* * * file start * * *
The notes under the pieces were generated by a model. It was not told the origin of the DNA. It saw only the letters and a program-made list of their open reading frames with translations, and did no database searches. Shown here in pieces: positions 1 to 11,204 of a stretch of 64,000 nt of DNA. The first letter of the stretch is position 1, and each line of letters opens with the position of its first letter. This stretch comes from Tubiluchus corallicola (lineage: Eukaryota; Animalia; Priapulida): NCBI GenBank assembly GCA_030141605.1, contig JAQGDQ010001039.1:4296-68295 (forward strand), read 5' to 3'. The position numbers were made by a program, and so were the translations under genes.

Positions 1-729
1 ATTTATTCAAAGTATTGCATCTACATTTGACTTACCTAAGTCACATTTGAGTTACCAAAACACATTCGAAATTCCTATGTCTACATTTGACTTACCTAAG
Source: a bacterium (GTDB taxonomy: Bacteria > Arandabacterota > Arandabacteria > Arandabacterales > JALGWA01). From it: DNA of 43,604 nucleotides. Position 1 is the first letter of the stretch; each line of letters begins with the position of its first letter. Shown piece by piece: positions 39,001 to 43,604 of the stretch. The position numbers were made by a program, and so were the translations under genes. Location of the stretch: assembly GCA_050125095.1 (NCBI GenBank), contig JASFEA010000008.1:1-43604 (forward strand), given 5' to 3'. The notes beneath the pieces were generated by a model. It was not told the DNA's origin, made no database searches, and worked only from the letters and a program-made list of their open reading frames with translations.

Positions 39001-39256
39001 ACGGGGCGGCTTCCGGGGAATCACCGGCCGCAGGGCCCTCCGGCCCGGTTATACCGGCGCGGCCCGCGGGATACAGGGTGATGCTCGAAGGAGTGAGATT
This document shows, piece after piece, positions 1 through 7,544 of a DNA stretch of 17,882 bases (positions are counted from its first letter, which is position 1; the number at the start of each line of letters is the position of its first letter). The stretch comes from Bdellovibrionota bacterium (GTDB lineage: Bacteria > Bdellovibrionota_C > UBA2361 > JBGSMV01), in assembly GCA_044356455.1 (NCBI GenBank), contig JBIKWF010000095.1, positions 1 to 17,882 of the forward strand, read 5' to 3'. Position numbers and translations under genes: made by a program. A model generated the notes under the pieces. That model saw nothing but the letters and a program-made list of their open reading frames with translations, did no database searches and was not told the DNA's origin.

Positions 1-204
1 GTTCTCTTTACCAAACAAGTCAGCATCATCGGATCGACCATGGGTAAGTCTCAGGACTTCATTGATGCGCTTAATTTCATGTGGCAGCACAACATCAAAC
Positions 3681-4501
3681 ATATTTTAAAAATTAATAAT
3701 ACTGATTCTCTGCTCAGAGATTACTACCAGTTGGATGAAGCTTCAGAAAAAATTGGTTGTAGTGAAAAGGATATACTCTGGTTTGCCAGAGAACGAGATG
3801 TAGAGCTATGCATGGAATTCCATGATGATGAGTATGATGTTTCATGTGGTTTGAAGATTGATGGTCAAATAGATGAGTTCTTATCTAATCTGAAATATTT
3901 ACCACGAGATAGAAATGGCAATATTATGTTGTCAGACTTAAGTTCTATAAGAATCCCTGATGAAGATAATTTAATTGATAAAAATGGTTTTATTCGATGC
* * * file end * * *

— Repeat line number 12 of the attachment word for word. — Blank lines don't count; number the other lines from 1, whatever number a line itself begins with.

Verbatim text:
3701 ACTGATTCTCTGCTCAGAGATTACTACCAGTTGGATGAAGCTTCAGAAAAAATTGGTTGTAGTGAAAAGGATATACTCTGGTTTGCCAGAGAACGAGATG